NASHVILLE, Tenn. (AP) — Tuesday is the last day for early voting for Tennessee's March 6 presidential primary.
More than 121,500 people had voted through the weekend, with about 80 percent of ballots cast in the hotly contested Republican primary. But without a contested Democratic primary, overall participation has been down 10 percent from the same point in 2008.
Republican voting has been highest in Knox County with more than 6,400 votes cast, followed by Hamilton, Rutherford and Shelby counties. Nashville's 1,684 Republican votes ranked 15th in the state, despite being located in Tennessee's second-largest county.
Six counties — Hancock, Moore, Lake, Perry, Van Buren and Clay — had registered fewer than 100 votes in the GOP primary.
A lower early voting turnout doesn't preclude heavy voting on Super Tuesday, said state Republican Party Executive Director Adam Nickas.
"Less than 30 percent of the overall vote occurred during early voting in the 2008 primary," he said.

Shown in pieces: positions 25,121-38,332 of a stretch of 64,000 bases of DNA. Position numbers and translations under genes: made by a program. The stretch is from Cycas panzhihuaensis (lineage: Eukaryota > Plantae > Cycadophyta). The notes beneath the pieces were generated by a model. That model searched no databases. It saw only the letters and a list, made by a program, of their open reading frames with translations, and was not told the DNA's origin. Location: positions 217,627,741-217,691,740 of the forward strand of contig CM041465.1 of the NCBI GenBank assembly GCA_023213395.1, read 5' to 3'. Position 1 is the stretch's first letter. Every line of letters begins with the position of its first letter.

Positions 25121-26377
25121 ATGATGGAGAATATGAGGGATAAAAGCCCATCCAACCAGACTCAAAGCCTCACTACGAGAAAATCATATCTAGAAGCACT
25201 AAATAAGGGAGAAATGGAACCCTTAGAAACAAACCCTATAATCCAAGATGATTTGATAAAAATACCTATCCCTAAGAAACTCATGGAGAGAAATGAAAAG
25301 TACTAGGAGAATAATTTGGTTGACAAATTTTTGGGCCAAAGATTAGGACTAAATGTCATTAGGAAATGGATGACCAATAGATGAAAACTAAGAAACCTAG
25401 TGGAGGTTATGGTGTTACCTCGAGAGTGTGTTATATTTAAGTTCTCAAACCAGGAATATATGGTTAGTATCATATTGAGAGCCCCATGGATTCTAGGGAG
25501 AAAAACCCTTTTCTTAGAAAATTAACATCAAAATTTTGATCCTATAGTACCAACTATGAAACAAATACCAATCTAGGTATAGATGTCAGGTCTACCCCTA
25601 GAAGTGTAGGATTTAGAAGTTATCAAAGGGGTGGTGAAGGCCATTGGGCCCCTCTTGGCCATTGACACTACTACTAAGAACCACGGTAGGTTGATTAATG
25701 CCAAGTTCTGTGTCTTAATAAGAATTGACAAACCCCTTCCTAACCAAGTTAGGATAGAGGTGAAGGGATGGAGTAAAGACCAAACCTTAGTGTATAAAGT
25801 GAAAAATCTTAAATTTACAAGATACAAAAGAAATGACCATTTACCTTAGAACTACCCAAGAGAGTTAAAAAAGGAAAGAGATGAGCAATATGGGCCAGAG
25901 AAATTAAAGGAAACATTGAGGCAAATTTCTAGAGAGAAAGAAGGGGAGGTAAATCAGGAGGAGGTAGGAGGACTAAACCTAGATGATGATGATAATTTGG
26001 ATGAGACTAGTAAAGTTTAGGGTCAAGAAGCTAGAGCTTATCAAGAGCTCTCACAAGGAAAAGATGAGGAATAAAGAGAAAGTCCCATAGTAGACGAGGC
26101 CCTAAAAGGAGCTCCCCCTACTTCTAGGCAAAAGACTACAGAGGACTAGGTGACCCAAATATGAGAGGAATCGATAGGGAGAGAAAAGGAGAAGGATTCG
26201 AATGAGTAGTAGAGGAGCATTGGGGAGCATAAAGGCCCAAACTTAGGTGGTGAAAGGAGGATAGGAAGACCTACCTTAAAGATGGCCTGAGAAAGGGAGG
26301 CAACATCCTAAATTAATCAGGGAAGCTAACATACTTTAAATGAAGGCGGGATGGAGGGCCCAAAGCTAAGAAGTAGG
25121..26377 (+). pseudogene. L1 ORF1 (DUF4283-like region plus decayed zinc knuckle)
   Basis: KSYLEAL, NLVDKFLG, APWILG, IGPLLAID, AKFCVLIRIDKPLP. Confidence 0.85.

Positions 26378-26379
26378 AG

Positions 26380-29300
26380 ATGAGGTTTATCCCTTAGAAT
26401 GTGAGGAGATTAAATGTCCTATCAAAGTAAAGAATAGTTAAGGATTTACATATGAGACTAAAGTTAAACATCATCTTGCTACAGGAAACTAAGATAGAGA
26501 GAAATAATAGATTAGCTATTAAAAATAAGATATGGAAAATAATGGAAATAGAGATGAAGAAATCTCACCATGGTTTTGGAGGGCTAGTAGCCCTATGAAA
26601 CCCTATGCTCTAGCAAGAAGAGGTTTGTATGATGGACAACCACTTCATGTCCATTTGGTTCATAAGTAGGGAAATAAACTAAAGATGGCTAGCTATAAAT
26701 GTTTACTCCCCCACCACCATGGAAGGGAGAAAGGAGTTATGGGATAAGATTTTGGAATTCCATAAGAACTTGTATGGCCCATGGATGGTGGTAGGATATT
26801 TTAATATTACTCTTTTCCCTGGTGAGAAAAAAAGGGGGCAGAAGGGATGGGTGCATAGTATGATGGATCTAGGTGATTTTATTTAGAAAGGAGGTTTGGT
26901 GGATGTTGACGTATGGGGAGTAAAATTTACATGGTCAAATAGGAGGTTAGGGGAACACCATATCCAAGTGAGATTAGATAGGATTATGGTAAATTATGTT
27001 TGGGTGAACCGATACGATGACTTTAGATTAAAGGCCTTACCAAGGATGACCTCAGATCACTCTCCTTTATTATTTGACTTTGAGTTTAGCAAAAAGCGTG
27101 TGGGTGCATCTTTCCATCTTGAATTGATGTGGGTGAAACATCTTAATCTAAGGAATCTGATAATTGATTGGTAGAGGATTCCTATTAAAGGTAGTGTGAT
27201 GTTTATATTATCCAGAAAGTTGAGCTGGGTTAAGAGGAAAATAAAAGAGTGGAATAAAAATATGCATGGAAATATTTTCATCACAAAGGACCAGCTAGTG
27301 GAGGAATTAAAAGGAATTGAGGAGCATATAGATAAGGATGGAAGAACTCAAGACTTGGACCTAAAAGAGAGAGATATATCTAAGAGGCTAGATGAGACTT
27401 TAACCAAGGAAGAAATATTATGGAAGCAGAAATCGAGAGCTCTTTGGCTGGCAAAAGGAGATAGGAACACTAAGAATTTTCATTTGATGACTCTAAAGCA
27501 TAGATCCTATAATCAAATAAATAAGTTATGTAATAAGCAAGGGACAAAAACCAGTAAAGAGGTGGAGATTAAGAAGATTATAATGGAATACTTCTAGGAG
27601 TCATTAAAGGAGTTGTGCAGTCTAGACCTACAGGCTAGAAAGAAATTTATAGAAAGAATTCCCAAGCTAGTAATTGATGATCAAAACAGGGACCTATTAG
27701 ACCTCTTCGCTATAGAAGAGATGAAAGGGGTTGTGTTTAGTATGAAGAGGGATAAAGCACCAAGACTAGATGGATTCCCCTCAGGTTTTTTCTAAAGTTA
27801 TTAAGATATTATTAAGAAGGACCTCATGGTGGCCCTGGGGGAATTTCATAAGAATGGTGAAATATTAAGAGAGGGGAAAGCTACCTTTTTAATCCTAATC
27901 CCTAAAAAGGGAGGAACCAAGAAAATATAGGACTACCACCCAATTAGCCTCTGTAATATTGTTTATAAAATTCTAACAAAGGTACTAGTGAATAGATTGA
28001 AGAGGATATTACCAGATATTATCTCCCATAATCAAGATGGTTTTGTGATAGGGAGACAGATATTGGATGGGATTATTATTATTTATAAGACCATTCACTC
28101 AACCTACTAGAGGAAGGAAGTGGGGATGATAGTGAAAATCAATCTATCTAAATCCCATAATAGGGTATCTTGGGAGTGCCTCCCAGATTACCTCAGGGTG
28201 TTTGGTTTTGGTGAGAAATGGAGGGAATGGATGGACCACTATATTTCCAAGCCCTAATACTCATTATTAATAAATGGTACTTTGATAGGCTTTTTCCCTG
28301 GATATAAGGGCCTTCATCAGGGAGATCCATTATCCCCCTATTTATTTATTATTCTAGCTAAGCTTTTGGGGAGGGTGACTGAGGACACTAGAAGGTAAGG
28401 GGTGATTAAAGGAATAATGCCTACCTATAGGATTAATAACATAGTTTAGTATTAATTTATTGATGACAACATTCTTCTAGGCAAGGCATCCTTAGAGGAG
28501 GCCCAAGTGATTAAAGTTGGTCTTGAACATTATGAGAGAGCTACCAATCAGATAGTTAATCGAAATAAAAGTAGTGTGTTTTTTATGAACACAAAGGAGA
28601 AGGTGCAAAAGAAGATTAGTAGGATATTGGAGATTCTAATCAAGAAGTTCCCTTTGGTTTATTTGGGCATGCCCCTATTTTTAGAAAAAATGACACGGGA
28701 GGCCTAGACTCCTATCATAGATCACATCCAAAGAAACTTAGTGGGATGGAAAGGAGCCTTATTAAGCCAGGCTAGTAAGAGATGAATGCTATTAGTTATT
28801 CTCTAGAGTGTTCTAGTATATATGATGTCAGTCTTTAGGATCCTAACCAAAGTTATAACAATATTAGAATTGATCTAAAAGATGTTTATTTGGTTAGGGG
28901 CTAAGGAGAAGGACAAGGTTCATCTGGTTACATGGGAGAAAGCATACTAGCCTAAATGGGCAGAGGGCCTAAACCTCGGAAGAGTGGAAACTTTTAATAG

Neither party's eventual nominee won the presidential primary in Tennessee in 2008, when Republicans gave the nod to former Arkansas Gov. Mike Huckabee and Democrats voted to nominate Hillary Clinton.
Among this year's Republican candidates, former U.S. Sen. Rick Santorum and former U.S. House Speaker Newt Gingrich have made recent campaign swings through Tennessee. Former Massachusetts Gov. Mitt Romney, who came in third in Tennessee four years ago, has yet to make any public campaign appearances, though he has drawn the support of Gov. Bill Haslam and House Speaker Beth Harwell.
Nashville metro government worker Jimmie Fitzgerald, 41, was among those casting early ballots Monday.
"I vote early every year to beat the crowd," he said. "I try to encourage everybody to do it, to just get it out of the way."
Albert Tieche, Davidson County's administrator of elections, said early voting helps avoid standing in line.
"It makes it more convenient and takes some of the pressure off of election day," he said. "Does it boost turnout? Not sure. Does it make it more convenient? Absolutely."